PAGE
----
Man Dies Inside Acidic Hot Spring at Yellowstone National Park
A man dies inside one of Yellowstone Park's hot springs as he falls into the pool while trying to "check the temperature" of the water. According to his sister, he was trying to check the thermal pool's temperature because he wishes to "hot pot" or soak in it.
The man, 23-year-old Colin Scott, was on a holiday with her sister. He was originally walking along a boardwalk near Pork Chop Geyser when he started to climb uphill in search for the perfect spot to soak into.
A woman, who turns out to be the man's sister, Sable Scott, made a distress call to report to the rangers about the incident. When they arrived, the body was already floating face-up in the water. Conditions in the park hindered park rangers to recover the body immediately, and they were only able to return the following day. Unfortunately, the body was no longer visible. According to reports, the high temperature at 212 degrees Fahrenheit and high acidity of the pool may have dissolved the body entirely.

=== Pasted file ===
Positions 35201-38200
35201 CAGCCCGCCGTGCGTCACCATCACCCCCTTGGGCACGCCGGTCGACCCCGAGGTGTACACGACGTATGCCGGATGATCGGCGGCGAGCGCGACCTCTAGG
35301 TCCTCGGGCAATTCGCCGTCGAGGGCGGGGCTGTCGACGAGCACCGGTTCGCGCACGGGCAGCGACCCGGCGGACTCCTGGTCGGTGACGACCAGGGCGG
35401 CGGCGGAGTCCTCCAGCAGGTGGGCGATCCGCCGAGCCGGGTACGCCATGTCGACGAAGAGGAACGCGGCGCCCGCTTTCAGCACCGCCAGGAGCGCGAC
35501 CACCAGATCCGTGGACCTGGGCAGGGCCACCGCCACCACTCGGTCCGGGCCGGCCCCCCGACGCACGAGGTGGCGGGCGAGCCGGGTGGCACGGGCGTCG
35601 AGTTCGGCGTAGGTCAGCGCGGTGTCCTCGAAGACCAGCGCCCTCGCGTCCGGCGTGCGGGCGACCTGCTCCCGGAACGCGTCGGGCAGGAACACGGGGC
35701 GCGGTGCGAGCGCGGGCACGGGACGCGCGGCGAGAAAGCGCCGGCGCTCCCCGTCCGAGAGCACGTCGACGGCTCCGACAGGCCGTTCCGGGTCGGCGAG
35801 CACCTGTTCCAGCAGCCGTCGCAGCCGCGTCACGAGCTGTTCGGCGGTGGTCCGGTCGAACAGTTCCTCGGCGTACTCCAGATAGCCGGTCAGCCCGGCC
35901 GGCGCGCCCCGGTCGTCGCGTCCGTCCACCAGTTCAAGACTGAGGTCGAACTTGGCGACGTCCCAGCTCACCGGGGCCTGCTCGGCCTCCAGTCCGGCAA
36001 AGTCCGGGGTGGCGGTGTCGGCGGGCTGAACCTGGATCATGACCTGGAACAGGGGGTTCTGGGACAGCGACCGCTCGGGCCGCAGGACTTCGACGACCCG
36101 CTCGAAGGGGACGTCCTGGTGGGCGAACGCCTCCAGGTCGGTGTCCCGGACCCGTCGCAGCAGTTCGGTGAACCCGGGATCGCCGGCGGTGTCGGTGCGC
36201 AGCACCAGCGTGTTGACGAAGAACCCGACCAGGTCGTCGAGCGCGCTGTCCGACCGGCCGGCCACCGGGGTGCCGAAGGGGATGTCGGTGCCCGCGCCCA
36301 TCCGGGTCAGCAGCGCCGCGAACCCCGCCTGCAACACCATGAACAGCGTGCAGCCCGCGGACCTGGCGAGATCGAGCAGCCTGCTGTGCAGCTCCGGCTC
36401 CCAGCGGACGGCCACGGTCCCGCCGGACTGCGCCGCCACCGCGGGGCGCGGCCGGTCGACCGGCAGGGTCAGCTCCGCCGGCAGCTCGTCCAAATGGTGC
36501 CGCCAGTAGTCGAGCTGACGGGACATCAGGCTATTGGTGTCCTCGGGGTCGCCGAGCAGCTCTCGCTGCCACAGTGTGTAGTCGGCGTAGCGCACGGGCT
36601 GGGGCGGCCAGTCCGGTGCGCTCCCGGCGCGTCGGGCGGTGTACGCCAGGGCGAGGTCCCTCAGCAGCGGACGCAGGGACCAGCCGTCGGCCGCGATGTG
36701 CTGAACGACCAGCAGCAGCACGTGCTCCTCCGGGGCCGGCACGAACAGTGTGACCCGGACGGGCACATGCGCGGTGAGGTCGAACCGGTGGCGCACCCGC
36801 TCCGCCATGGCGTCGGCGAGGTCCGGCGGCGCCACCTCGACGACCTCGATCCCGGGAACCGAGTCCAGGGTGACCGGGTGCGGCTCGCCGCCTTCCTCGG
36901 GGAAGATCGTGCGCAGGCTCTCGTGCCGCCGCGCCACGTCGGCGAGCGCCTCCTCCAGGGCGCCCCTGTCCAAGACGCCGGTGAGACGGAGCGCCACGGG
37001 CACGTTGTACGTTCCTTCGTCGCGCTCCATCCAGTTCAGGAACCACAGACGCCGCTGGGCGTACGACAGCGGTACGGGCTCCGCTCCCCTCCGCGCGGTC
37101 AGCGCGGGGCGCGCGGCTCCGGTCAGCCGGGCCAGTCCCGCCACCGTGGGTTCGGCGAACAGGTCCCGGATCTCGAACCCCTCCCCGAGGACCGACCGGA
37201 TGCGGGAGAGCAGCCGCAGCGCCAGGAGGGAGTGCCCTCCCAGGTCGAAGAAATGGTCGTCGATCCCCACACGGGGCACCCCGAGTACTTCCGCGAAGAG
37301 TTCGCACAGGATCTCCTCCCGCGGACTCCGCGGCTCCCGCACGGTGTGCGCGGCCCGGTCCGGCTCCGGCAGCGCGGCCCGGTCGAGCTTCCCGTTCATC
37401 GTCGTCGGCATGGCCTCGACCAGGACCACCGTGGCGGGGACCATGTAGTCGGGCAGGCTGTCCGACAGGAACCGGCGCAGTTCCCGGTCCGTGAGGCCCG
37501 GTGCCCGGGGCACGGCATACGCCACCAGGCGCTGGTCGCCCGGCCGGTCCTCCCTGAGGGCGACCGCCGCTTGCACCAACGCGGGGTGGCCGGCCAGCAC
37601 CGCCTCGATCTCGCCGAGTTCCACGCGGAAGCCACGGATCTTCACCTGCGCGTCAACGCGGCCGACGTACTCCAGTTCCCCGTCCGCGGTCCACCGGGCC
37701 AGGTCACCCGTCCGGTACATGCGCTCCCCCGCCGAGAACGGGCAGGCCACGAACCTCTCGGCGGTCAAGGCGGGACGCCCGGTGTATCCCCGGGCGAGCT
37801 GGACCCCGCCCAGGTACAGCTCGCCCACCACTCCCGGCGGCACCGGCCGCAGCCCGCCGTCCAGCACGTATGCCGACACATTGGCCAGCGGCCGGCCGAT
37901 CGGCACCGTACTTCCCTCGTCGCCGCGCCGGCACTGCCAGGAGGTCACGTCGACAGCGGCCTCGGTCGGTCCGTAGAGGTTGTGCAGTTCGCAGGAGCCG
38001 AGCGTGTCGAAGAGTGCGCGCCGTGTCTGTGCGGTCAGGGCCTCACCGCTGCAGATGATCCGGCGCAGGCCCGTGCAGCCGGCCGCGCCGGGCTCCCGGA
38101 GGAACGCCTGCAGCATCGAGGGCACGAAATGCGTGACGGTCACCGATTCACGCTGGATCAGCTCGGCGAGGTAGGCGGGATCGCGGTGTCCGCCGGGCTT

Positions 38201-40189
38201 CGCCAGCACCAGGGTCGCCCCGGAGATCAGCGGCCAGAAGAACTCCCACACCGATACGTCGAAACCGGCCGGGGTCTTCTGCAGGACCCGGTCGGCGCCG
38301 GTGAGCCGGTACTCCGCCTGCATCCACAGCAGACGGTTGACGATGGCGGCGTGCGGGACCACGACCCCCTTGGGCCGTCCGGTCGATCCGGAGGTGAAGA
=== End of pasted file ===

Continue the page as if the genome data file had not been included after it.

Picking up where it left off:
According to a report from CNN, the sister took a video of her brother with her cell phone, and from the video, it can be seen that Scott slipped and fell into the thermal pool. The thermal pool in the report was about six feet long, four feet wide, and 10 feet deep.
Soaking in the thermal pools of Yellowstone National Park is not in any way safe, leading to the reason why most of the pools are cordoned off. The brother and sister have illegally walked off the protected boardwalk and started venturing toward an area they think they could soak in, an action highly discouraged inside the park.
The park's thermal pools are usually acidic as water from deep underground picks up sulphuric acid on the way up to the surface. Such sulphuric acid is produced by microorganisms which break down hydrogen sulfide from soil and surrounding rocks.